Mr. Cronjé firstly noted that the services negotiations will be facilitated by clarification of the principles that are to guide the overall negotiations process. He highlighted the need for a trade in services framework agreement that provides architectural elements such as most-favoured nation, market access with liberalisation commitments determined under sector specific annexes, national treatment as a general obligation but with provision for reservations under the sector specific annexes, rules of origin, approaches to domestic regulation for facilitation of trade, enhanced transparency obligations, standstill, ratchet, electronic commerce, and good governance practices.

    He emphasised the need for sector specific annexes to such an agreement, which do not necessarily dwell on scheduling techniques, but are rather designed to achieve particular outcomes. These annexes should ideally include professional services, finance, communication and ICT, transport, distribution and express delivery, and energy, and should be negotiated by continental, regional and national sector regulators, competition regulators, private sector and governments. He also suggested a basic structure for the sector-specific annexes which could, for example, include sector-specific regulatory and pro-competitive disciplines, classification that reflects services trade, phased-in regulatory reform obligations, harmonisation of domestic regulation around international standards, applied market access regime and time-frames for phase out of existing restrictions, and lists of non-conforming measures. Examples of sector-specific issues were provided for the communications services and financial services sectors.

  7. Pro-competitive regulation of services sectors and movement of persons – Mr. Malcolm McKinnon, Senior Trade Advisor on Trade in Services, SADC Secretariat

    Mr. McKinnon noted that most regional economic communities in Africa have adopted the GATS approach to liberalisation of trade in services, and that there may not be significant additionality from extending preferences within respective RECs to the CFTA level. He also noted that although the CFTA would have to conform to the conditions of GATS Article V, it is worth noting that most FTAs around the world have moved on from strict adherence to the conventional GATS approach towards more GATS plus agreements.

    The challenge for Member States negotiating the CFTA will be on the extent to which they are willing to make commitments that go beyond those made at REC level. He presented the experience of SADC where services negotiations are still ongoing long after the Services Annex to the SADC Trade Protocol was adopted in 2000, and a separate Protocol on Trade in Services was consequently adopted. He also highlighted the challenges that exist for the Tripartite FTA process, given the differences in frameworks and coverage between COMESA and SADC.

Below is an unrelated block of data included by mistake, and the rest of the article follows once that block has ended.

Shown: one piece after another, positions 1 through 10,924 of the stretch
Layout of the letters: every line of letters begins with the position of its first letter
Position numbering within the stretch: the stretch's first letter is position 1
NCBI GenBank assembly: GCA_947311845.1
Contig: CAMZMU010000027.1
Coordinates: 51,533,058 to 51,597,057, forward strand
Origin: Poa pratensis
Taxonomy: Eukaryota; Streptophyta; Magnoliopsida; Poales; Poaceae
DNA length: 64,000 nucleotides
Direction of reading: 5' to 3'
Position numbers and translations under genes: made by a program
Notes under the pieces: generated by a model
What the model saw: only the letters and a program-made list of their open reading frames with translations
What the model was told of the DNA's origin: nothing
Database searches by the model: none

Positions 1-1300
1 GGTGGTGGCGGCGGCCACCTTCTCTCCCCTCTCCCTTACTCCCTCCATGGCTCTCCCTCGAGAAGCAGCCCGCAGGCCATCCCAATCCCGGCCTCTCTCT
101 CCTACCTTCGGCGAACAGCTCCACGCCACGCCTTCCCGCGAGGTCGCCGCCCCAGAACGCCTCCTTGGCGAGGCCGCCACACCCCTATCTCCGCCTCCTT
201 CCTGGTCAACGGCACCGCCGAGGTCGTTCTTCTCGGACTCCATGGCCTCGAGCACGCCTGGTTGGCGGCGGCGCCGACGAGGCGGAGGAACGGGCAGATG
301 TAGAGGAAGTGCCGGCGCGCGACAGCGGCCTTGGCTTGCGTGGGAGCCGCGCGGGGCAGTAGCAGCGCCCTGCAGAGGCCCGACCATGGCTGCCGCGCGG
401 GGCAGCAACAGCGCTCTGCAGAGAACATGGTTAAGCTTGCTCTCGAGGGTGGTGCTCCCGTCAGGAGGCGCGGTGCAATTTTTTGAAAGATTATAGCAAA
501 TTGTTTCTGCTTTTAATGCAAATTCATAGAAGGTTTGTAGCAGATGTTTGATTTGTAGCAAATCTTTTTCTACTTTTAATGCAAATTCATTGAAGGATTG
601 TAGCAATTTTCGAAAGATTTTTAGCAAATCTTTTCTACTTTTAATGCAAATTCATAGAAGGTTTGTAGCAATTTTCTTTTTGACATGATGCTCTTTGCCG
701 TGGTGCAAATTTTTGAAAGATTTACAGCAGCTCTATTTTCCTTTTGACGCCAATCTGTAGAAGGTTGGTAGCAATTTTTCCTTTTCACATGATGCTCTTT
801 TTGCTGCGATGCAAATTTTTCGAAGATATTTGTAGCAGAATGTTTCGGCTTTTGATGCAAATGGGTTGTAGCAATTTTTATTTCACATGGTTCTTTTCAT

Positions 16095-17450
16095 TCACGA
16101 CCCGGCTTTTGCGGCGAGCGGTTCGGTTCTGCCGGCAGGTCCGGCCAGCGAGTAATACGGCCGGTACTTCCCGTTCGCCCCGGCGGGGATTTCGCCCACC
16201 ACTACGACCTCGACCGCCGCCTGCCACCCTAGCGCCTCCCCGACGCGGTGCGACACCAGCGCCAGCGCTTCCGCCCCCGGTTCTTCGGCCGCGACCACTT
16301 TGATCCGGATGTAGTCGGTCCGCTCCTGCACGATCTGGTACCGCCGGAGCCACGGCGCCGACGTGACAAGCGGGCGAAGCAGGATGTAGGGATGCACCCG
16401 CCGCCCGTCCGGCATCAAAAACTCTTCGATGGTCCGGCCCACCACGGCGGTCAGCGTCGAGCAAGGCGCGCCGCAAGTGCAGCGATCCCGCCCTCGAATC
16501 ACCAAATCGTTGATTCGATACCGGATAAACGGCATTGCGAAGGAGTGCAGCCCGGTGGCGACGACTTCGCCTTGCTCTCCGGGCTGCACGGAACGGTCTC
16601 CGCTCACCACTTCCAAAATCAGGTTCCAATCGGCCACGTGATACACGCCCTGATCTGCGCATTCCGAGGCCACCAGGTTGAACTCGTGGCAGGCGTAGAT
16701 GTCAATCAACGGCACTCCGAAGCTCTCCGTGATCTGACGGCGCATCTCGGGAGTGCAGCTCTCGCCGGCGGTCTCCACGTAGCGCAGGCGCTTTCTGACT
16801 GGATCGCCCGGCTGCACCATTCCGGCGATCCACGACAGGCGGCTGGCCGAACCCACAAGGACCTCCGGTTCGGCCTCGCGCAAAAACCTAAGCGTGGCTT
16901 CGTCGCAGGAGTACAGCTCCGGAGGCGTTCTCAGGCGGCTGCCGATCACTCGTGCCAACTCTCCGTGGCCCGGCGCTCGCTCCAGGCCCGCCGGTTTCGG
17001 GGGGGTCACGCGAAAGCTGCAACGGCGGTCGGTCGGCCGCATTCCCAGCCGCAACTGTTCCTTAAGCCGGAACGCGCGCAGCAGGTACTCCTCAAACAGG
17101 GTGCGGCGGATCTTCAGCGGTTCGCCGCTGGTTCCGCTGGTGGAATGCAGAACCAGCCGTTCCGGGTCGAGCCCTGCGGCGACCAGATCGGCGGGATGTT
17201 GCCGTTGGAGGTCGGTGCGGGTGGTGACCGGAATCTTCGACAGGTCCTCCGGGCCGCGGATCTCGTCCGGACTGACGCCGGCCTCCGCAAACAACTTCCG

In the particular case of the SADC services negotiations, he highlighted how most market access and national treatment commitments were generally bound at or less than the regulatory status quo. This has value in providing legal certainty for investment, but would change very little if not accompanied by regulatory reform. Hence, the negotiations have included pro-competitive regulatory principles provided for in sectoral annexes in the areas of construction and energy-related services, finance, postal and courier, telecommunication, tourism, and transport and logistics. Challenges encountered in this process – such as non-implementation of commitments even after reference sectoral papers were drafted – as well as lessons drawn from other arrangements such as the EU/Korea FTA and the WTO TiSA negotiations were also reported.


The following substantive issues arose out of the discussions on the presentations:

  • It was agreed that the respective options discussed – including pros and cons of each – should be synthesised into a few options to be considered by Member States, based on similarities that run across the different options and aspects specific to each.

  • It was noted that the DTI of the AUC has commissioned some case studies on services sectors in select African countries. These can translate into benchmarks for moving the CFTA services negotiations forward. Further work on capacity building will be required to ensure adequate knowledge and capacity ahead of the negotiations.

  • The importance of streamlining the services agenda with the trade facilitation agenda was highlighted, for example through inter-connectivity of customs administrations.

  • The increase in disputes in services sectors such as telecommunication makes clear the need for an effective institutional frameworks governing trade in services, including dispute settlement. A Continental Court and ad hoc panels will be important in this regard.

  • It was noted that the question of creating new institutions or strengthening existing ones needs to be further interrogated.

  • There was emphasis on the need to engage the Pan-African Parliament and national parliaments in the early stages of the CFTA process, as part of a broader communication and institutional collaboration process that starts from within the AUC.

  • It is important to draw lessons from the T-FTA process, as challenges encountered and questions raised there will possibly also come up in the CFTA process.

In closing, Ms. Maphanga thanked participants for the fruitful deliberations during the meeting. She urged the need for further engagement to ensure that all stakeholders are well versed with the complexities of the area. She reiterated her department’s commitment to engage in the process in collaboration with other AUC departments.

Prof. Erasmus thanked participants for their active engagement and wished the AUC the best in managing the daunting but exciting task ahead.